Cortana made me a better gambler, but I'm never listening to her again

Cortana Premier League prediction

I'm a bit of a gambler. I've probably placed at least one bet per week for the past year. I'm also pretty good at it -- since winning a few hundred dollars on the World Cup last year, I've maintained a positive account balance at Ladbrokes (other betting sites are available), never adding additional funds, and never betting more than $10 on a single event. Last week, Cortana began predicting English Premier League results, so I decided to see what would happen if I let the Windows Phone (and soon to be Windows 10) assistant make my decisions for me.

I bet £5 ($8) per game on a total of 14 games from the Premier League. Those games were all the 3PM kickoffs on Saturday February 7th and all the evening games on Tuesday 10th and Wednesday 11th bar one. And I'm actually up £24 ($37) -- but as I'll explain, it's probably not time to get a Windows Phone and quit your day job.

Ten out of the 14 bets I asked Cortana to call were correct. I lost £20 ($31) from four bad bets, and won £114.42 ($175) from the 10 good bets, leaving my balance at £94.42 ($144), or £24.42 ($37) higher than what I gambled. That's a 35 percent return on my investment.

Here's my balance sheet for the week:

My week of gambling with Cortana

Man. City vs. Hull City

Man. City


£5 loss



Swansea City vs. Sunderland

Swansea City


£5 loss



Leicester City vs. Crystal Palace

Crystal Palace


£11 win



Aston Villa vs. Chelsea



£2 win



QPR vs. Southampton



£4.50 win



Arsenal vs. Leicester



£1.43 win



Hull vs. Aston Villa



£6.50 win



Sunderland vs. QPR



£5 loss



Liverpool vs. Tottenham



£4.75 win



Chelsea vs. Everton



£1.82 win



Man. Utd. vs. Burnley

Man. Utd.


£1.67 win



Southampton vs. West Ham



£5 loss



Stoke vs. Man. City

Man. City


£3.50 win



Crystal Palace vs. Newcastle






West Brom. vs. Swansea

West Brom.


£7.25 win



Now, the huge caveat: I only bet on five out of 10 games over the weekend. I didn't want to put more of my own money into the black hole that is gambling, so I went with just the 3PM kickoff games. As it turns out, the five games I didn't bet on all went against Cortana's predictions, and because of that I decided to bet on all 10 midweek games to try and get a clearer picture.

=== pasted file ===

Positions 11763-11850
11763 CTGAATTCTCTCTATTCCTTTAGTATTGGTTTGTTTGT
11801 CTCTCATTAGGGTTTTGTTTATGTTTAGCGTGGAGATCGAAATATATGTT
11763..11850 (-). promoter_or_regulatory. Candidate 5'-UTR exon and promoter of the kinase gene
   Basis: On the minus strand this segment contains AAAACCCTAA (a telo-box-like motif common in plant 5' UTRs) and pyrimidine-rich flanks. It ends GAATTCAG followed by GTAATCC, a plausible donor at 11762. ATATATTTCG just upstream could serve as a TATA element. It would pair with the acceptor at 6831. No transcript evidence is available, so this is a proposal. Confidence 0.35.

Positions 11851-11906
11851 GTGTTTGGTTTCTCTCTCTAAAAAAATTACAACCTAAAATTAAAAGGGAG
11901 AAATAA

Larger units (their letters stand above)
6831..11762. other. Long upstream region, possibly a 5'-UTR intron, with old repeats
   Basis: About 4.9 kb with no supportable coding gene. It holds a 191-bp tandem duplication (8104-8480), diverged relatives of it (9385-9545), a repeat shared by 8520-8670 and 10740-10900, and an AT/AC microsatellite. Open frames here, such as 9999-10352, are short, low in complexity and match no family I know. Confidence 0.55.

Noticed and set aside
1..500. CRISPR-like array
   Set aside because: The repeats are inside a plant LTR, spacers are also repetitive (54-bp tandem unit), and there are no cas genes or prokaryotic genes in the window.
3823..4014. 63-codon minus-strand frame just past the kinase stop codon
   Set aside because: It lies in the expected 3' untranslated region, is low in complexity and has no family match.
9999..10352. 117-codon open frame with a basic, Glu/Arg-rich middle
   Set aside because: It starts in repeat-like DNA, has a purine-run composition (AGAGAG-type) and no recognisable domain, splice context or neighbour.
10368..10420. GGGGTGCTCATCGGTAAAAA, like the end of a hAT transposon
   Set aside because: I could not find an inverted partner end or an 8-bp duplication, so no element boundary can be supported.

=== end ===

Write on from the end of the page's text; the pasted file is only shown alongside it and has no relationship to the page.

I took the break between games to examine exactly how Cortana is working out these calls. She pulls her predictions from Microsoft's Bing Predicts search engine feature, which has been live since April last year. It initially called reality shows like The Voice before moving onto the World Cup, the NFL and finally the Premier League. For sporting events, it looks at what Microsoft calls the "historical strength of teams." That means the number of wins and losses, margin of victory, location of matches, weather conditions and more. It also adds in "the wisdom of the crowds," by pulling in data from social media and other "web activity."

By searching for predictions on Bing rather than Cortana, you actually get a little more information on the supposed likelihood of each prediction coming true. Asking Cortana for last night's results, she firmly called victories for Manchester United, Southampton, West Bromwich Albion, Chelsea and Manchester City. On Bing, you get percentage figures rather than outright predictions. There was a 71 percent chance United would win, for example, and only a 35 percent chance West Brom would win. Cortana doesn't offer this level of detail, however, and only predicts winners and losers. It's because of this that I was unable to place a bet on the Newcastle United vs. Crystal Palace game. Bing called a draw for this game -- which actually happened -- but Cortana flat-out refused to answer my many requests for a prediction. It would be great if Microsoft could add the "draw" call (which seems to come very rarely) to Cortana's playbook. If she had this functionality, I would've actually won more money.

Bing predictions

Bing correctly called a draw for Crystal Palace vs. Newcastle, but Cortana refused to give me a prediction.

If I had bet on everything -- the five games I didn't bet on over the weekend, and the Crystal Palace draw that Bing predicted -- I would've ended the week with about $1 profit. If I had ignored Bing's call and only gone with Cortana, I would've been around $1 down. It's random chance that I initially chose the 3PM games to test this out with, and ended my week of degenerate gambling $37 up. It's pretty apt, wouldn't you agree? Despite Cortana and Bing's advanced data analysis, whether I won or lost came down to what all gambling boils down to: luck. And I'd rather make my own.